• Rewind to ... 1976 British Grand Prix

Hunt wins, then Lauda wins

Chris Medland
July 8, 2011
Interest in the race was high as Niki Lauda and James Hunt lined up on the front row © Sutton Images

The 1976 season seemed to be meandering towards a Niki Lauda world championship, with the post-race politics adding the additional excitement.

Lauda had won four of the opening seven races, and finished on the podium in the other three. It had initially been five race wins, after he was announced the winner of the Spanish Grand Prix following James Hunt's disqualification for having a car that was too wide. It was typical of Hunt's luck, as everything seemed to be stopping him mounting a championship challenge.

But in France a fortnight earlier, Hunt had won and Lauda retired with engine failure. Soon afterwards, Hunt was informed that he had been reinstated as the victor in Spain, and suddenly the difference between himself and Lauda had shrunk. Lauda still held a substantial lead, however, with 52 points to Hunt's 26 as the Formula One paddock descended on Brands Hatch.

With Hunt being the nearest challenger the British crowds were out in force to support the charismatic McLaren driver in his quest for a home victory to close the gap even further. The British Grand Prix had been alternating between Silverstone and Brands since 1963, making this the seventh race to be held at the Kent circuit, and qualifying pointed to a close battle in the second half of the season as Lauda pipped Hunt to pole by just 0.06s.

Mario Andretti was a strong third in the Lotus, 0.3s further back but beating the second Ferrari of Clay Regazzoni in to fourth place. Patrick Depailler put the six-wheeler Tyrell in fifth place ahead of Chris Amon who had delivered an impressive performance in the unfancied Ensign.

The race would ultimately be decided in the first 500 metres though. Lauda got away well from pole, and Hunt's start wasn't exactly poor, but Regazzoni came flying through to challenge Lauda for the lead in to Paddock Bend. The Ferrari pair touched, and Regazzoni spun as he tried to get back on the power.

The first corner incident which would lead to months of controversy © Getty Images

Behind him, Andretti had cut inside of Hunt, forcing the McLaren to the outside of the corner. As Regazzoni rolled backwards Hunt tried to avoid him, but he ran over the Ferrari's right rear wheel and was launched on to two wheels. The impact on landing broke Hunt's suspension. Dust was kicked up as the field tried to avoid the stricken Ferrari, and as it settled only Jacques Laffite's Ligier was left at Paddock having been launched off the front of the stationary Regazzoni. Marshalls were unable to clear it away without a recovery vehicle however, and the race was stopped.

Hunt was able to limp back to the pits with the heavily damaged car, and he, Regazzoni and Laffite all prepared to get in to their spare cars for the restart. This wasn't permitted in the rules, however, so Hunt's McLaren team started working frantically to repair the car, while Regazzoni and Laffite decided to race in the spares and deal with the repercussions afterwards.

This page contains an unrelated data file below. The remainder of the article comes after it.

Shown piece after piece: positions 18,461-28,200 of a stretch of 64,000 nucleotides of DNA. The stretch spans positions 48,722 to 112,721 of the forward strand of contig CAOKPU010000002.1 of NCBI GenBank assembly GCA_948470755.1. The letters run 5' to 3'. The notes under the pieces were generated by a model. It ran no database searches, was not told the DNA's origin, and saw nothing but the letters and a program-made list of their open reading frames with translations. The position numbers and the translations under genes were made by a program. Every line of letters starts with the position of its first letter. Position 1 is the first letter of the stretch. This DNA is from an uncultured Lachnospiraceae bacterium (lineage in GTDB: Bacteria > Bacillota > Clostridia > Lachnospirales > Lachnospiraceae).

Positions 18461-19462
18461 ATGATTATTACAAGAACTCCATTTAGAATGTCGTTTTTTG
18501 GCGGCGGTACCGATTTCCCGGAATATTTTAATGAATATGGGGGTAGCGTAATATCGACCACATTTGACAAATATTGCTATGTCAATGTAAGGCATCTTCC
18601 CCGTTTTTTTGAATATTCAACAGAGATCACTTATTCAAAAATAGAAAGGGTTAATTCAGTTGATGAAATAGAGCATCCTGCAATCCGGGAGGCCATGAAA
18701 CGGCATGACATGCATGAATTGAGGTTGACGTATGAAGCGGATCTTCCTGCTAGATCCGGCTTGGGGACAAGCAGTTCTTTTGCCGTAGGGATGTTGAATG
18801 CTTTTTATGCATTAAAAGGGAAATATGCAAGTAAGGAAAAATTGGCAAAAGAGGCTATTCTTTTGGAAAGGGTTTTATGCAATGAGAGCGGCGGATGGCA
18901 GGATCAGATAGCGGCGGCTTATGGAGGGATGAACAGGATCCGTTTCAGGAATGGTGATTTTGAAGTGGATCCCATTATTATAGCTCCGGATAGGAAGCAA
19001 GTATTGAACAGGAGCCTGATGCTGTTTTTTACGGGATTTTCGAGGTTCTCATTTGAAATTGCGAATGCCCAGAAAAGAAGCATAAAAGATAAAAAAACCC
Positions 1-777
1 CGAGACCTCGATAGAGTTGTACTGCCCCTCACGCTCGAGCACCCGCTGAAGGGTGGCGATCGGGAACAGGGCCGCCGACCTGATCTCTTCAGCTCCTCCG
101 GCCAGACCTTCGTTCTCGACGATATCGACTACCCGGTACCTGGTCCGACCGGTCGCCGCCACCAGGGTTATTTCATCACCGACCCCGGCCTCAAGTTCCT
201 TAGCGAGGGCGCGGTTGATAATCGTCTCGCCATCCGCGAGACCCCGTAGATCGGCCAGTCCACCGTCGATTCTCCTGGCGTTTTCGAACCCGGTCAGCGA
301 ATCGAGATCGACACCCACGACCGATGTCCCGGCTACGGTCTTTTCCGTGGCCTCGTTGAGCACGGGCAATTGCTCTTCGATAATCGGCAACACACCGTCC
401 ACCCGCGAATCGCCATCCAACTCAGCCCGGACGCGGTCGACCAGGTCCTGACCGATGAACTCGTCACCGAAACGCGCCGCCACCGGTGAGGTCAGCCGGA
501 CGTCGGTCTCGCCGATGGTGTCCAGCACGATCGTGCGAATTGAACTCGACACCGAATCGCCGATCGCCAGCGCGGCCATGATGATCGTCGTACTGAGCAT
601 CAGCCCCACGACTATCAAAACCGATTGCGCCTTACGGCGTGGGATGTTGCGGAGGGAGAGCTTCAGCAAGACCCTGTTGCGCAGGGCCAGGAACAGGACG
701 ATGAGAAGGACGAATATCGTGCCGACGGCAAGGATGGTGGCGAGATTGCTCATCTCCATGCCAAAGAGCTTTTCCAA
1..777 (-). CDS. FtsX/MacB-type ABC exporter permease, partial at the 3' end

A 40 minute delay ensued as organisers deliberated whether to allow Hunt to take the restart as his McLaren had not been able to complete the first lap under its own steam. During the break Hunt explained in his usual frank way that the damage was caused when "Regazzoni hit Niki and that was it. I just couldn't avoid it, but then I went round the side avoiding it and somebody hit me up the arse".

A decision on which cars could restart was a long time coming as the home crowd chanted "We want Hunt!" The delay was long enough for McLaren to repair the original car, and so Hunt retook his position of second on the grid behind Lauda.

The second restart saw Andretti stall on the grid, and further round the lap Guy Edwards and Hans Stuck retired. Lauda led away from Hunt at the front with Regazzoni a close third, until a lack of oil pressure brought the second Ferrari to a halt and makes it a two-horse race. Having pulled a decent gap, Lauda began to struggle with his gearbox and Hunt eroded the lead before diving up the inside of the Ferrari in to Druids.

James Hunt celebrates what he thought was his third win of the season after the race © Sutton Images

From there it was reasonably straightforward for Hunt, who eased away. Lauda nursed his car home in second place, but finished over 50 seconds behind the McLaren, with Scheckter a further 16 seconds back in third.

Hunt was obviously delighted as he jumped out of his McLaren saying that the win meant "9 points, 20,000 dollars and a lot of happiness!"

"[The race] was very relaxing. Except I was naturally worried about the handling of my car, and the first quarter of the race it wasn't good and then it seemed to improve as the race went on."

"[The mechanics were] absolutely fantastic, I mean they really did a good job. They had to just throw it on, both sides of the front suspension had to be renewed and they had to check the whole of the back and it was incredible that they got it done. It didn't start very well but it got steadily better and by mid distance it was fantastic."

Further drama was to come, though, as Ferrari appealed the legality of Hunt being allowed to take the restart. Three hours after the race the initial appeal was dismissed by the race organisers, who denied they had been swayed by pressure from the crowd. But Ferrari would not back down and took their case to the FIA, eventually being successful in September to have Hunt disqualified, promoting Lauda to race victor ahead of Scheckter and John Watson.